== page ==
By Jun Nomura / Yomiuri Shimbun Staff Writer NAGOYA — Walk around the shopping district of Osu in Nagoya, and you will notice shops selling anime and pop idol-related goods sittings amongst traditional shops offering sweets and local specialties.
“Anything is welcome here, in this town of mishmashed things,” said Makoto Inoue, 40, a member of Osu shopping district’s federation. “It’s a place where tradition and otaku culture meet.”
The district, which stretches about 700 meters from east to west, and about 500 meters from north to south, is located about two kilometers southeast of Nagoya Station. On weekends, nearly 50,000 people hustle and bustle about in a day among the 1,200 shops there.
The Osu Street Performers Festival, which is held every October, is the source of a strong bond among the district’s shop owners. Besides the various street performances, there is an Oiran procession, where women selected from the public dress as oiran courtesans and march down the streets.
At the organizers’ meeting, they were enthusiastically discussing adding a theme related to the Heisei era (1989-), since this year’s event would be the last one for the era.
Inoue regards the festival as a symbol of Osu’s progress in development. “The town will stumble and fall if the festival sinks,” he said.
Inoue, whose family ran an old frame shop, has a strong attachment to the festival, which first took place in 1978 — a year before he was born. He opened his own shop to sell figures of characters from animations in 2000.
History in the making
Osu’s history somewhat started when Tokugawa Ieyasu built Nagoya Castle and its surrounding town in the early Edo period (1603-1867). Movie theaters stood side by side during the Showa era (1926-1989), making the town one of the largest entertainment districts in Nagoya. It lost momentum in the 1960s as the area near JR Nagoya Station and the Sakae district flourished.
The idea of launching the Osu Street Performers Festival came from young shop owners — street performances have long been common entertainment in the area. The federation decided to make it a rule to let a person lead the organizing committee “once in their lifetime.”
Shop owners who experienced the festivals have supported younger generations, which strengthens the connection between them, according to Inoue.
The Ameyoko biru (Ameyoko building), which opened in 1977, was another breakthrough.
Shops specializing in electrical components, such as those for radios, amassed in the building. Eventually, there were computer shops opening that catered to the younger generation, which liked working on mechanics. The number of anime- and video game-related shops also increased.
Shoji Hotta, 59, president of the shopping district’s federation, welcomes such development. “That was something unexpected,” he said. “But I’m grateful people are coming here.”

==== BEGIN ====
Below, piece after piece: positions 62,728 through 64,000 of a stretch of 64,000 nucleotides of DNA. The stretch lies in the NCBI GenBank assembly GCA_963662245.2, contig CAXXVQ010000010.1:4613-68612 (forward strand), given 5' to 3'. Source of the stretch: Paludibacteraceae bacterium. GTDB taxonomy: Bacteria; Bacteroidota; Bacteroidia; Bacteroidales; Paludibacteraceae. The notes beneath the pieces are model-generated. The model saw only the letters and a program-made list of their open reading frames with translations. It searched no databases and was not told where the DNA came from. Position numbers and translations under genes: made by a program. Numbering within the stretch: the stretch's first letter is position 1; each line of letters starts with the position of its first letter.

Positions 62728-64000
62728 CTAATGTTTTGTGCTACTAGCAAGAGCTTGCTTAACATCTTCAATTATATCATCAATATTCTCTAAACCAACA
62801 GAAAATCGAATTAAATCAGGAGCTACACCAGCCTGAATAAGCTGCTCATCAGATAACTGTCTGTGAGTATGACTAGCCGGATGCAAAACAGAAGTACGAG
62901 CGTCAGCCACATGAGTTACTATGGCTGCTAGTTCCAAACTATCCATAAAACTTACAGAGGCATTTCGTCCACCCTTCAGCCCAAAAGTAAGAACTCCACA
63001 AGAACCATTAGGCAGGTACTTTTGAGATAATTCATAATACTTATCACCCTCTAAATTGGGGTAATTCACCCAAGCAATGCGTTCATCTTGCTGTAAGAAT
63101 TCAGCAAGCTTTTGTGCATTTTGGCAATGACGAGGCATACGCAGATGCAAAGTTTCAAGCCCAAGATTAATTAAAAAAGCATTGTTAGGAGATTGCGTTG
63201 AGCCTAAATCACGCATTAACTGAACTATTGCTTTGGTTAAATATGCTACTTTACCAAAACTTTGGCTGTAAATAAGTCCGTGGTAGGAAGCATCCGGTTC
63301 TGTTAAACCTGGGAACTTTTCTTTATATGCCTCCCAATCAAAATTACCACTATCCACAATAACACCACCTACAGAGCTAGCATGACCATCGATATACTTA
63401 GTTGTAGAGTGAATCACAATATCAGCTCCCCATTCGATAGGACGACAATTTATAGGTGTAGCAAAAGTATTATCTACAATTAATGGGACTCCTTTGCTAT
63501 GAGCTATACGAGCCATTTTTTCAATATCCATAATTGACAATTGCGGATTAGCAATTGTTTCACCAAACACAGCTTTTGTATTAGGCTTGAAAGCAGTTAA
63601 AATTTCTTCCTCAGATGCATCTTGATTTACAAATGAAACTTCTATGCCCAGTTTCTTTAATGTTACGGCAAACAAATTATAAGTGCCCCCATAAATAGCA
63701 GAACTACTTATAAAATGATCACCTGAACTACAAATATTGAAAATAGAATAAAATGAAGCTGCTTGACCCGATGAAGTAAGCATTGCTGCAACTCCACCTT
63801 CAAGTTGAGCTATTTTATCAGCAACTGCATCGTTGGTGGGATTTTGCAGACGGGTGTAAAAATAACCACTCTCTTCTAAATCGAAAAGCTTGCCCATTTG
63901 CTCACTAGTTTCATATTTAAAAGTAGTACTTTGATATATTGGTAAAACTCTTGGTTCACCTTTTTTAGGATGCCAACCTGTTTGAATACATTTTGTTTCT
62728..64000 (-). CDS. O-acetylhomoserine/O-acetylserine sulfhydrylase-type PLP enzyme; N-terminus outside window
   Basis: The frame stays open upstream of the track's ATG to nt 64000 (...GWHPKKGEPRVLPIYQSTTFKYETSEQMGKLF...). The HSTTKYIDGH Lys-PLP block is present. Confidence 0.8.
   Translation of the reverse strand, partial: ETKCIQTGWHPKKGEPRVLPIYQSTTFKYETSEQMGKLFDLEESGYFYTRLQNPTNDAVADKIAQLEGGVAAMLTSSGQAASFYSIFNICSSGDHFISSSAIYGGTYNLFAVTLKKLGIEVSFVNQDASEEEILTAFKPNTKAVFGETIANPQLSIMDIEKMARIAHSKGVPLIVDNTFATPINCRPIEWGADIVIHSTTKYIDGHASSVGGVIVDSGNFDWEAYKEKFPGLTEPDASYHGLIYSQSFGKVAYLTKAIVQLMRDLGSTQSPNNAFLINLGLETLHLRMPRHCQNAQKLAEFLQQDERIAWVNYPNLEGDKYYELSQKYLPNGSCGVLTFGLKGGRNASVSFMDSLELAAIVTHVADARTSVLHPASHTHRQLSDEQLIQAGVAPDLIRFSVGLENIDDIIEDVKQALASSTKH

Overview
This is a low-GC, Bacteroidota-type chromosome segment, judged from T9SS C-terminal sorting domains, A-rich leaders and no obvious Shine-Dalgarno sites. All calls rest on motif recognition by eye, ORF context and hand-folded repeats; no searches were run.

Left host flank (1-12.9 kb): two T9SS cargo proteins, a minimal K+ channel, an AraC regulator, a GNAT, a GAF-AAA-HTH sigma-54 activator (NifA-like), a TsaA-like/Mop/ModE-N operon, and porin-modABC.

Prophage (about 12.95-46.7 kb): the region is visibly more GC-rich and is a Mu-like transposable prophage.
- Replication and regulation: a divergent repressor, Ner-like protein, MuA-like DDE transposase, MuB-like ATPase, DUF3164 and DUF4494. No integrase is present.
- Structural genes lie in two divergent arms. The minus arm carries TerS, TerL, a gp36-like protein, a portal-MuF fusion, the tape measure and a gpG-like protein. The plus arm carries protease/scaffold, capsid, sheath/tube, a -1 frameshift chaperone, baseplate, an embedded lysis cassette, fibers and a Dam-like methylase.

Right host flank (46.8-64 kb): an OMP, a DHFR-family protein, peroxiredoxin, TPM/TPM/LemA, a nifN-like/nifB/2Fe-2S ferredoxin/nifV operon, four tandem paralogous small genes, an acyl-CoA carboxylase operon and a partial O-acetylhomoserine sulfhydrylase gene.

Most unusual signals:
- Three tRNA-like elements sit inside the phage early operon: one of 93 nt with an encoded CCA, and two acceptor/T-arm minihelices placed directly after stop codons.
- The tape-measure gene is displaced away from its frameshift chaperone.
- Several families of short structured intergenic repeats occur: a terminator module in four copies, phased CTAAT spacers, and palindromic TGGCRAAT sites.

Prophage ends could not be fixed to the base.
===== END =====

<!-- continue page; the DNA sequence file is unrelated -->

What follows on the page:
Hotta pointed out that dynanism — seen in Inoue’s swift switch in business, as he was aware of what was happening around him — is the culture of Osu.
The town is also proud of its hospitality.
In 2010, the federation formed the Osu Guides, a volunteer group comprising 16 members, to take visitors around. Chinatsu Matsui, 55, always clad in a kimono, is one of them.
“It’s a total pleasure to meet somebody new,” she said. “I hope I can keep on presenting the charms of Osu.”
The federation recently formed another panel to welcome foreign tourists.
Inoue wants to attract young people to Osu and have the festival preserved over generations.
He is also happy to have otaku culture take root in the area. Last year, Inoue lent the third floor of his building to let young people open a “maid cafe” — a coffee shop with waitresses dressed as maids.
“Osu is a place that welcomes challenges, while old values live on,” Inoue said. “It’s an exciting place. That’s what Osu is about.”
The World Cosplay Summit, organized by the shopping district’s federation and first held in 2003 in Osu, was originally a symposium on the activity of dressing up as characters from manga, games and the like. Today, it is an event for those who dress up in their favorite costumes to march through the city of Nagoya.
There are other areas in Japan where the local businesses promote similar events. The Sanwaichiba market in Amagasaki, Hyogo Prefecture, organizes events related to kaiju monster movies.
Meanwhile, the shop owners’ federation in Kuki, Saitama Prefecture, produced goods related to the local Washinomiya Shrine that appeared in the anime “Raki-Suta” (Lucky Star), seeing a rise in the numbers of visitors. The organizers were adamant they would do more to promote their areas.
In 1956, Nagoya became a government-designated city along with Yokohama and Osaka. The population as of Jan. 1 this year was about 2.28 million, the third-largest municipality nationwide.
With the postwar reconstruction projects, 100-meter-wide roads were completed. Manufactures such as automobiles concentrate in the Nagoya area, which has developed the economy in the area.
In recent years, “Nagoya meshi” (local Nagoya dishes) with chicken wing tips, and miso katsu (miso-flavored deep-fried pork cutlet), have been widely known across the country, while a survey by the Nagoya municipal government found that Nagoya was the least attractive of the major Japanese cities.